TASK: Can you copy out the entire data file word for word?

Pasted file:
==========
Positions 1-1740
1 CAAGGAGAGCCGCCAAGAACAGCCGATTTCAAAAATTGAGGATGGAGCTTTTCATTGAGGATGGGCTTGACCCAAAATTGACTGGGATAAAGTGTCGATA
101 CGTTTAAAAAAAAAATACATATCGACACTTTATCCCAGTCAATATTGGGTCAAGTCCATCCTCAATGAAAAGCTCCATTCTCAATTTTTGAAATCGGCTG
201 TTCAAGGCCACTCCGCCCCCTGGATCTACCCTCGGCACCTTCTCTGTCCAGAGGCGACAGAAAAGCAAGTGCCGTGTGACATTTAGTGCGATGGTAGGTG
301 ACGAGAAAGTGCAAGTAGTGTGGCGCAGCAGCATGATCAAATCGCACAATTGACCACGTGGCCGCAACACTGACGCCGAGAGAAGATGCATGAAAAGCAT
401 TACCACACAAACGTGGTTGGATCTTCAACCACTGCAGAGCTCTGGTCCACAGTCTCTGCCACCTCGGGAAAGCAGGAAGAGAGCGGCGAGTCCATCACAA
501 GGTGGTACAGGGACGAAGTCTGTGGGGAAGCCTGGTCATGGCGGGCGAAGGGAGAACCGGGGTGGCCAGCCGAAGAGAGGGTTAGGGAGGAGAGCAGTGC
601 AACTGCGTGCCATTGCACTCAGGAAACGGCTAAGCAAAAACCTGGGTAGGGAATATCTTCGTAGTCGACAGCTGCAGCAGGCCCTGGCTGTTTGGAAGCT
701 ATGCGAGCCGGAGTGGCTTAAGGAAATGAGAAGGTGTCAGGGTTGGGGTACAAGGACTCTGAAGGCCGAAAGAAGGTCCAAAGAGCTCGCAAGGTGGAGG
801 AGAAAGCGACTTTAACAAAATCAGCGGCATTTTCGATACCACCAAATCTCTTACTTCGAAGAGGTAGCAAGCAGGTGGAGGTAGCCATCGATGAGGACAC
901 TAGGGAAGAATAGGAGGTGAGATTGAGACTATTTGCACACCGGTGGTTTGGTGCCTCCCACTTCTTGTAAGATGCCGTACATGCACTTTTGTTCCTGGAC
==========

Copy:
Positions 1-1740
1 CAAGGAGAGCCGCCAAGAACAGCCGATTTCAAAAATTGAGGATGGAGCTTTTCATTGAGGATGGGCTTGACCCAAAATTGACTGGGATAAAGTGTCGATA
101 CGTTTAAAAAAAAAATACATATCGACACTTTATCCCAGTCAATATTGGGTCAAGTCCATCCTCAATGAAAAGCTCCATTCTCAATTTTTGAAATCGGCTG
201 TTCAAGGCCACTCCGCCCCCTGGATCTACCCTCGGCACCTTCTCTGTCCAGAGGCGACAGAAAAGCAAGTGCCGTGTGACATTTAGTGCGATGGTAGGTG
301 ACGAGAAAGTGCAAGTAGTGTGGCGCAGCAGCATGATCAAATCGCACAATTGACCACGTGGCCGCAACACTGACGCCGAGAGAAGATGCATGAAAAGCAT
401 TACCACACAAACGTGGTTGGATCTTCAACCACTGCAGAGCTCTGGTCCACAGTCTCTGCCACCTCGGGAAAGCAGGAAGAGAGCGGCGAGTCCATCACAA
501 GGTGGTACAGGGACGAAGTCTGTGGGGAAGCCTGGTCATGGCGGGCGAAGGGAGAACCGGGGTGGCCAGCCGAAGAGAGGGTTAGGGAGGAGAGCAGTGC
601 AACTGCGTGCCATTGCACTCAGGAAACGGCTAAGCAAAAACCTGGGTAGGGAATATCTTCGTAGTCGACAGCTGCAGCAGGCCCTGGCTGTTTGGAAGCT
701 ATGCGAGCCGGAGTGGCTTAAGGAAATGAGAAGGTGTCAGGGTTGGGGTACAAGGACTCTGAAGGCCGAAAGAAGGTCCAAAGAGCTCGCAAGGTGGAGG
801 AGAAAGCGACTTTAACAAAATCAGCGGCATTTTCGATACCACCAAATCTCTTACTTCGAAGAGGTAGCAAGCAGGTGGAGGTAGCCATCGATGAGGACAC
901 TAGGGAAGAATAGGAGGTGAGATTGAGACTATTTGCACACCGGTGGTTTGGTGCCTCCCACTTCTTGTAAGATGCCGTACATGCACTTTTGTTCCTGGAC